– The processor is 20% faster, and watch has 50% more RAM with a GPU that’s 10x faster than previous Samsung watches (as usual, with watch specs, we typically have to rely on manufacturers for this)
– The display is 450x450px
– There’s 16GB of storage space for music/apps/etc…
– Claimed battery life is 40 hours, which essentially means it’s daily charging like an Apple Watch
– 30 minutes of charging provides 10 hours of battery life (that’s actually surprisingly slow by watch charging standards)
– Spotify streaming can occur via LTE
– New Gesture controls, including simply shaking your wrist to dismiss a call
– Offering far more color strap options than previously
Finally, there’s an entirely new ‘One UI watch”, which is designed to use just the two buttons and touch screen. However, Samsung has retained aspects of the bezel controls on the base Galaxy Watch, which are familiar with Samsung users. While the Galaxy Watch4 Classic includes a full rotating bezel.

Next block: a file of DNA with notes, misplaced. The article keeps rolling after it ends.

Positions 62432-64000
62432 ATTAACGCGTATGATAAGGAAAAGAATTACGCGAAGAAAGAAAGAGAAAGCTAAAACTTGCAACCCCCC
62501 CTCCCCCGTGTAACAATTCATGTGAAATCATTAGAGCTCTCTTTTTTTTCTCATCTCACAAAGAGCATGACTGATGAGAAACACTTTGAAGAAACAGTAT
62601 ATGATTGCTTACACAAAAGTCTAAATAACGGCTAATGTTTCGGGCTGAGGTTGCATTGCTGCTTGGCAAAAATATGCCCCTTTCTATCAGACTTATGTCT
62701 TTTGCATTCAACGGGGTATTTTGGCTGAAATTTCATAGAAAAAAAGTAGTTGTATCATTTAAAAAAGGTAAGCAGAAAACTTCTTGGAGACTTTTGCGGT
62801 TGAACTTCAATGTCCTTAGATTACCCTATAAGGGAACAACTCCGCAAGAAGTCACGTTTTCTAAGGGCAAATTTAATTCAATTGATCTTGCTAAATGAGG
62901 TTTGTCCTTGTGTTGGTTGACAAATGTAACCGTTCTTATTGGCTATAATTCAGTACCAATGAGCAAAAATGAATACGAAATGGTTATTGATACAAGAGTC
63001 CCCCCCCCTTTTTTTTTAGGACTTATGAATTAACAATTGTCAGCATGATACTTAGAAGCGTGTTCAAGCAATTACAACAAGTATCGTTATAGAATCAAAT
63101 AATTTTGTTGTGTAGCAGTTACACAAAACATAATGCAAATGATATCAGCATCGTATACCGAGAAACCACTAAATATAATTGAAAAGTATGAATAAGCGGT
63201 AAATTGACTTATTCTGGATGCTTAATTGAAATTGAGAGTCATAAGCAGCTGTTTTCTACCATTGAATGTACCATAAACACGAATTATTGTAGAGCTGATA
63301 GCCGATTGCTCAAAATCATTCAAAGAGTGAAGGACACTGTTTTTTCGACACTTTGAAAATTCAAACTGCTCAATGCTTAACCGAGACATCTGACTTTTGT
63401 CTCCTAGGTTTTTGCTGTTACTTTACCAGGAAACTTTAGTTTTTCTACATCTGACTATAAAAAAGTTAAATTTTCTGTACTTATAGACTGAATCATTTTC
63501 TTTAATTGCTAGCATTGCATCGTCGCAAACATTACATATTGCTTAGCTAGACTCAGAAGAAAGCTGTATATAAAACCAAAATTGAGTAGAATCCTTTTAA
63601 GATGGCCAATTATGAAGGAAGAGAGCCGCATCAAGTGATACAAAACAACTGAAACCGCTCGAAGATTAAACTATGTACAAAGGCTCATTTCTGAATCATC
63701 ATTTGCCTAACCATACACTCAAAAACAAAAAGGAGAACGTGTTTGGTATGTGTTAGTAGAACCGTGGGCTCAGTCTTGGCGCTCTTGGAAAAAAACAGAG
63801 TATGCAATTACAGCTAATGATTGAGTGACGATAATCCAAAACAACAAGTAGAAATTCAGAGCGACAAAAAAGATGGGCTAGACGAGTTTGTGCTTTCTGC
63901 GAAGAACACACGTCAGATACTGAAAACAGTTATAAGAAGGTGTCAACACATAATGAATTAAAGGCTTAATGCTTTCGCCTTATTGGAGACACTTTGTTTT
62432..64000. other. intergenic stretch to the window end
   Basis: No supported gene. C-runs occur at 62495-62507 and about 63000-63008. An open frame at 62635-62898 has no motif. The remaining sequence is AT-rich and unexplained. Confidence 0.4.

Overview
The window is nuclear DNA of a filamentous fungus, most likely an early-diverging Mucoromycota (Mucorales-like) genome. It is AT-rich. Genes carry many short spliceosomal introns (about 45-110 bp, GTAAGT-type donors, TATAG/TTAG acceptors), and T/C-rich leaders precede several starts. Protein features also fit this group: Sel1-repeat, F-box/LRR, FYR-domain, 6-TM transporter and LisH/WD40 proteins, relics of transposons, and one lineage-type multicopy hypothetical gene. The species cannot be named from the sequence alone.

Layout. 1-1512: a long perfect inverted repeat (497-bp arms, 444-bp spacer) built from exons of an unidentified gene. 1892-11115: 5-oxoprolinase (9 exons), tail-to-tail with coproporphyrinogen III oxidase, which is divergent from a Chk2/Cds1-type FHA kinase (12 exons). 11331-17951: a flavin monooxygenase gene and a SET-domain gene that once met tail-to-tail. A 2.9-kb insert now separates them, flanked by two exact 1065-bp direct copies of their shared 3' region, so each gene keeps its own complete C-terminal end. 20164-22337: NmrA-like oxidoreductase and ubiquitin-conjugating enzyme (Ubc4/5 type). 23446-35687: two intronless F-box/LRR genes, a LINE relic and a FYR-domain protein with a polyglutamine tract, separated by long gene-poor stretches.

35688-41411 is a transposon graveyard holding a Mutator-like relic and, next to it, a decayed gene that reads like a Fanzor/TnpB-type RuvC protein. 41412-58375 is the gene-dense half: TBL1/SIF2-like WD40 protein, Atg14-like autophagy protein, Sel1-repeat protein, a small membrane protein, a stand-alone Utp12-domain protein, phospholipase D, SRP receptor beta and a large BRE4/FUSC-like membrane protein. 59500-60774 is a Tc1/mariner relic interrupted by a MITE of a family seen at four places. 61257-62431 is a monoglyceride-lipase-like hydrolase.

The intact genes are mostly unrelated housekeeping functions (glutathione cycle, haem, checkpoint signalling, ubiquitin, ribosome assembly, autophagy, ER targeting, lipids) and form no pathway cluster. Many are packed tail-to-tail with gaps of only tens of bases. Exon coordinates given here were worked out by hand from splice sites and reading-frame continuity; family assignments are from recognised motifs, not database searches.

Again, it’ll be interesting to see how this all works in real life once we get hands-on.
It’s widely considered that this is the last Hail Mary for Wear OS. Though, there’s arguably no better option than Samsung to try and pull this off. But one has to also wonder why Google didn’t go with Fitbit (which they acquired) for launching their first new Wear OS watch. Then again, perhaps Samsung simply said ‘Look, if you want us, we go first’ – and that was that.
Either way, I’m super interested to see what accuracy looks like on the Watch4, and to see if it pulls off what Samsung claims. If so – that’d be pretty significant, not just for watches, but electrical impedance body metrics in general, which have often left many wanting better results (both figuratively and literally).
The remainder of the watch seems similar to what we see across the board from watchmakers now – more incremental updates than massive shifts. As the wearables world continues to stabilize, there’s less reason for huge philosophical or technological changes.
With that – thanks for reading!